So while it wasn’t a firmly planned strategy, I landed two of the top three WRs overall in my estimation at picks 11 and 14 with Davante Adams and Michael Thomas. I then made it three WRs to start my draft as I just could not resist taking A.J. Green at 35th overall. If he stays healthy this season I will have the luxury of having three WR1 types in my starting lineup.

I then took Marlon Mack in the fourth round, the finisher for what may the deepest offense in the league, after a breakout year. The undervalued Mark Ingram was my fifth pick. Don’t talk to me about him being 29 years old. He has never been a full-time featured back, so I am not worried about wear and tear to this point. He’ll successfully seize a deserved opportunity to finally be the clear RB1 for a team and can benefit from playing in a RPO offense with Lamar Jackson.

I then took two QBs, waiting on the position for a pair of passers who don’t get the respect they deserve. Jared Goff had soared as high as QB2 overall just before Cooper Kupp was injured last season, and Philip Rivers always lasts too long in drafts. He has been a guaranteed 4,200-yard, 28-TD QB in each of the last six seasons.  Four times during that span, he has thrown for 30-plus TD passes and 13 or fewer interceptions.

When I did not get one of the top-three TEs early, I decided to wait as long as I could for a decent starter and took Trey Burton in the eighth. He may have his best season yet in the second year in a Matt Nagy offense, especially if Mitch Trubisky is more consistent and stays healthy.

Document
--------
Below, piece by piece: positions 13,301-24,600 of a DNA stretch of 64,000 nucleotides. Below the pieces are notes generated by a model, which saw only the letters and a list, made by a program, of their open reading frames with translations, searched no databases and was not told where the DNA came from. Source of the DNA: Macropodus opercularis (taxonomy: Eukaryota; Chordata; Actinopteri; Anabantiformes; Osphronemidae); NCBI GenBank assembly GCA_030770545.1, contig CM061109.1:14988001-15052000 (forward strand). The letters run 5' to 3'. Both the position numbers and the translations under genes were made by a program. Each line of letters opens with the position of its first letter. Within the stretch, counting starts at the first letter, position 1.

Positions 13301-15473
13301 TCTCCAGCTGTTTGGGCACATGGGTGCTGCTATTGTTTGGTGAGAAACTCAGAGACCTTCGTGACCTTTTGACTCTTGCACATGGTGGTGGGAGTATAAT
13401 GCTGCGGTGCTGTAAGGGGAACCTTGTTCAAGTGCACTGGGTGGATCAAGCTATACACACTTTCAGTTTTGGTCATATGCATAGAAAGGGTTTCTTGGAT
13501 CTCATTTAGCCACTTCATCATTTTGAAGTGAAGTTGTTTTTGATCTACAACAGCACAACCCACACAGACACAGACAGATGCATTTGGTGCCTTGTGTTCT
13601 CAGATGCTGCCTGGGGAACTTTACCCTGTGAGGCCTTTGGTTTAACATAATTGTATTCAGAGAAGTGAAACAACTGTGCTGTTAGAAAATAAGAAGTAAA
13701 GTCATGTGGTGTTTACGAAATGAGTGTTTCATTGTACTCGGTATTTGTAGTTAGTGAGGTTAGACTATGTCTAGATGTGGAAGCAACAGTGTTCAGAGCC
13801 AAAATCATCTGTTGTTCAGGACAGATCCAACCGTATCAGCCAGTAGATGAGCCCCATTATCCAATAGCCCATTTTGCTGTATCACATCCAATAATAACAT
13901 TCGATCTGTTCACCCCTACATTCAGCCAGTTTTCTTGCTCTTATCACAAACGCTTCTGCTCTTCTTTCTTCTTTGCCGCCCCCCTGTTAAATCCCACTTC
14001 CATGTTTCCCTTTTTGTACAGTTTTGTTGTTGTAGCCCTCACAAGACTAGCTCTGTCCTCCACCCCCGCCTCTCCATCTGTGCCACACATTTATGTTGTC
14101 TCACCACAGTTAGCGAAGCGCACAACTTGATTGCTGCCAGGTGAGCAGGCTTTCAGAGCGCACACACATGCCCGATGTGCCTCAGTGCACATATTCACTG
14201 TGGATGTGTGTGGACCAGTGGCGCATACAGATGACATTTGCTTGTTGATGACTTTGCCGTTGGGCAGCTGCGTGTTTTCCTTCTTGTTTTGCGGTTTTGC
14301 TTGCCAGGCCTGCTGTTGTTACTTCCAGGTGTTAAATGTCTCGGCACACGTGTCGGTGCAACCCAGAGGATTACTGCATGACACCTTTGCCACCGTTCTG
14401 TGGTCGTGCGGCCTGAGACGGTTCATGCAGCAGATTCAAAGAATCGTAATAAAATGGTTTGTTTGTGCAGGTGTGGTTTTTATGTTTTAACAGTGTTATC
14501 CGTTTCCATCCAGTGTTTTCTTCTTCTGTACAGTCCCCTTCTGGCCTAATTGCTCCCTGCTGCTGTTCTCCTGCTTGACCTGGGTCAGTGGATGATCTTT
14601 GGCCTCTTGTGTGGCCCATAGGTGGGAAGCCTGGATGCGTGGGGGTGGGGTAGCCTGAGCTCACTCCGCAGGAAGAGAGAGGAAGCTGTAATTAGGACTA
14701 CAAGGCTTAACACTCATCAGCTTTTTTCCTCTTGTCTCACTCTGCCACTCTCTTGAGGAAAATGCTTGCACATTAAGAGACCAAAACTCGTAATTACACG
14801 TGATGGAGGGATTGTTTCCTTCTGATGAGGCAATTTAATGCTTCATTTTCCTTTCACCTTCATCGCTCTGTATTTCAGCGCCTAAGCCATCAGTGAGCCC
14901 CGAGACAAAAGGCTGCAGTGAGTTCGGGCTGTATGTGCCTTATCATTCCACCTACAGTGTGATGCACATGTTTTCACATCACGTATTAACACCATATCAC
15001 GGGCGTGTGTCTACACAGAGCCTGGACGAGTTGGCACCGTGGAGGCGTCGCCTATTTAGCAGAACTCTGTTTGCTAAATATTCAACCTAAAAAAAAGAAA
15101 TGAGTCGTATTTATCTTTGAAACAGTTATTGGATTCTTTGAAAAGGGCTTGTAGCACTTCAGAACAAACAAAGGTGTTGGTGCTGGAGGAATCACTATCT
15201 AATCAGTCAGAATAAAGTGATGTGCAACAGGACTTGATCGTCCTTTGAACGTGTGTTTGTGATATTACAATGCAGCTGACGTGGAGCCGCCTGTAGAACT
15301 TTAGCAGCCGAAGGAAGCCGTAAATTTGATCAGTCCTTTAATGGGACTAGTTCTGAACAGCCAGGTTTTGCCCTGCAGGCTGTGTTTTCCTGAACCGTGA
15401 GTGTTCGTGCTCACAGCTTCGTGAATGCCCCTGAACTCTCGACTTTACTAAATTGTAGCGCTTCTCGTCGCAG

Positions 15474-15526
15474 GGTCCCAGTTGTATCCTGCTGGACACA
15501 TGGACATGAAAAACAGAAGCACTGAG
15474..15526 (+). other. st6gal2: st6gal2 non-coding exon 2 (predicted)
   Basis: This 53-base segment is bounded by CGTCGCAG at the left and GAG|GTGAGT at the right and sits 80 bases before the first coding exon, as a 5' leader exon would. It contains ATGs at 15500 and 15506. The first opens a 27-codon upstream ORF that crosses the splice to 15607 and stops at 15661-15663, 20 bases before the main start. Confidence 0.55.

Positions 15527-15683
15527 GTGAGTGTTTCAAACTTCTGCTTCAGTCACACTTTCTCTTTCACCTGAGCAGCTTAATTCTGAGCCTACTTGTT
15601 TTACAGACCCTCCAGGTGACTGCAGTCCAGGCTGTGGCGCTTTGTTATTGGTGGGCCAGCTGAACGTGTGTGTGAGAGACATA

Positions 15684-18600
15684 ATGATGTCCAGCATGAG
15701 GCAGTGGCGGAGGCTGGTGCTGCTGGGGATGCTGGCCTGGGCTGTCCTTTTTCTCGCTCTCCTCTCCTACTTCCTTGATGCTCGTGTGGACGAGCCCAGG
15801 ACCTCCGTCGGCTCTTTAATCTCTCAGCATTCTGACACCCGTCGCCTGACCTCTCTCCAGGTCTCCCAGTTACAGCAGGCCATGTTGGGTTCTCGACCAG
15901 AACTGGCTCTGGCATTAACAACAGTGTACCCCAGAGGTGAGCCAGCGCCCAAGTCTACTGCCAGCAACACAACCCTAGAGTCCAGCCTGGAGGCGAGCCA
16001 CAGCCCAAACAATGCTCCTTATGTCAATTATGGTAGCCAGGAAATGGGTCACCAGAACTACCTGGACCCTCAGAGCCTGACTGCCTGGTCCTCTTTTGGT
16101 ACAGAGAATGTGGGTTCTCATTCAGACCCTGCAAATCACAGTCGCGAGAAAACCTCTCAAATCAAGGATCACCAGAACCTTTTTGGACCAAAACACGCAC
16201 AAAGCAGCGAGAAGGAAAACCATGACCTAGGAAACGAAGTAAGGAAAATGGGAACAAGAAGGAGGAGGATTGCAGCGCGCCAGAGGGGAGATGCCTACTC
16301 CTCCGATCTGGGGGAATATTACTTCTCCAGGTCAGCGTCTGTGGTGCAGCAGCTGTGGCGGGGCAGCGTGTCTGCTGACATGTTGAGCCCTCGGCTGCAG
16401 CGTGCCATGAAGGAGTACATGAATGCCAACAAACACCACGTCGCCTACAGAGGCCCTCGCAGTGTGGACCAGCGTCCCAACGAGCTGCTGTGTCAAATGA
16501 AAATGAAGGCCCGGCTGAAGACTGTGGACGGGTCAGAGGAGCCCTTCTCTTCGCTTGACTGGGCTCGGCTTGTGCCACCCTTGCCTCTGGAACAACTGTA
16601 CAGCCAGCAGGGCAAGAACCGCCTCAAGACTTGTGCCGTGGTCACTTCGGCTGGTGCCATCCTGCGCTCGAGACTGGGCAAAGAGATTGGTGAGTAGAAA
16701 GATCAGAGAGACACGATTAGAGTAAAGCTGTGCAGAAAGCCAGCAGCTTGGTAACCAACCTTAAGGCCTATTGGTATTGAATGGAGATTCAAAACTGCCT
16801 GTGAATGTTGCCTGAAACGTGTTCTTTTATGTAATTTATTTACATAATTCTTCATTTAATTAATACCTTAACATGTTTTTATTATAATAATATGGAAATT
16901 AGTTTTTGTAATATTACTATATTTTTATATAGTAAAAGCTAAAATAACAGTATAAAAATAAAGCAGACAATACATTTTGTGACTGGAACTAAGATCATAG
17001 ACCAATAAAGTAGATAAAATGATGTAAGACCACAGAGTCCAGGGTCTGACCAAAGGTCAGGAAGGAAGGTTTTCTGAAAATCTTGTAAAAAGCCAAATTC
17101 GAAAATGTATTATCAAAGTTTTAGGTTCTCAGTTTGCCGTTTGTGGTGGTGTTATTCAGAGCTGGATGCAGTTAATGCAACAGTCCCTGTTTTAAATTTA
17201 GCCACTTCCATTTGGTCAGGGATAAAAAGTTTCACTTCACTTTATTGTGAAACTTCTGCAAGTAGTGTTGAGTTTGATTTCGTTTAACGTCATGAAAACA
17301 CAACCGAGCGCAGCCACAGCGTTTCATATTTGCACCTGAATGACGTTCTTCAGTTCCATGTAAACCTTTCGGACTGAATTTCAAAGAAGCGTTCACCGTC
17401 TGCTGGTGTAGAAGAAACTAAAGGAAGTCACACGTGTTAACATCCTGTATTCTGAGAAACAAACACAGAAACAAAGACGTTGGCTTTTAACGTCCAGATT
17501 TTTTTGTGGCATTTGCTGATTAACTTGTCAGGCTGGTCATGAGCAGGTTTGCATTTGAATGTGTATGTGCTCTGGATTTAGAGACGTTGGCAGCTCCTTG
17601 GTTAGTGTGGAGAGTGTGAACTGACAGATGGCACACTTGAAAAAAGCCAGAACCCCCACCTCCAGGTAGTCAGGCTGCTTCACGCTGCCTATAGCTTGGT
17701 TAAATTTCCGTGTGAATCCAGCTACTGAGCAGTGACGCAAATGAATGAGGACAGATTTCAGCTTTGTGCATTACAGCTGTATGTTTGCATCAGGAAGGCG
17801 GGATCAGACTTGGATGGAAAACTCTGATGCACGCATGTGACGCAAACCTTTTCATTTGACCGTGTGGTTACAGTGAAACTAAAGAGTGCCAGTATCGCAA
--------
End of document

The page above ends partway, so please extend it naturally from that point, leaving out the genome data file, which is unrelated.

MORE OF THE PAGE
Late-Round Value

I happily took D’Onta Foreman in round nine, and he should be the lead goal-line back for Houston at the very least. I will look for the real Golden Tate (Round 10) to re-emerge this year with a WR3 floor. I then took the very promising Chris Herndon in the 11th, shortly before his four-game suspension was announced. I expected it to be two, but I will wait for him to return and possibly be a quality complimentary starter in this format. I added Herndon as a free agent last year and he served me adequately as a rookie.

I threw up in my mouth a little when I took Marcus Mariota in the 12th, but I could not wait any longer for a backup QB. Adrian Peterson was a great depth pick in the 13th, and I was overjoyed to get one of my 2019 breakout stars, Michael Gallup, in Round 14.

Jerick McKinnon was well worth the 15th round flier, and Ricky Seals-Jones could pop back onto the fantasy radar this year as a red-zone target for Kyler Murray, so I tabbed him in the 16th. Trey Quinn, who could actually become Washington’s most dependable WR, was the last of my notable picks in the 18th round.

Ultimately, I love my receivers, I feel good about having two solid RBs and QBs, and I feel the depth is solid from thereon. TE may be my biggest position to be concerned about.

But of course, things always look differently a few weeks into the year than they do on draft day. And you can never feel fully comfortable when you are competing against 1,199 other savvy owners.

I may be called the King but in this league, I’m just a fish in a large pond like everyone else.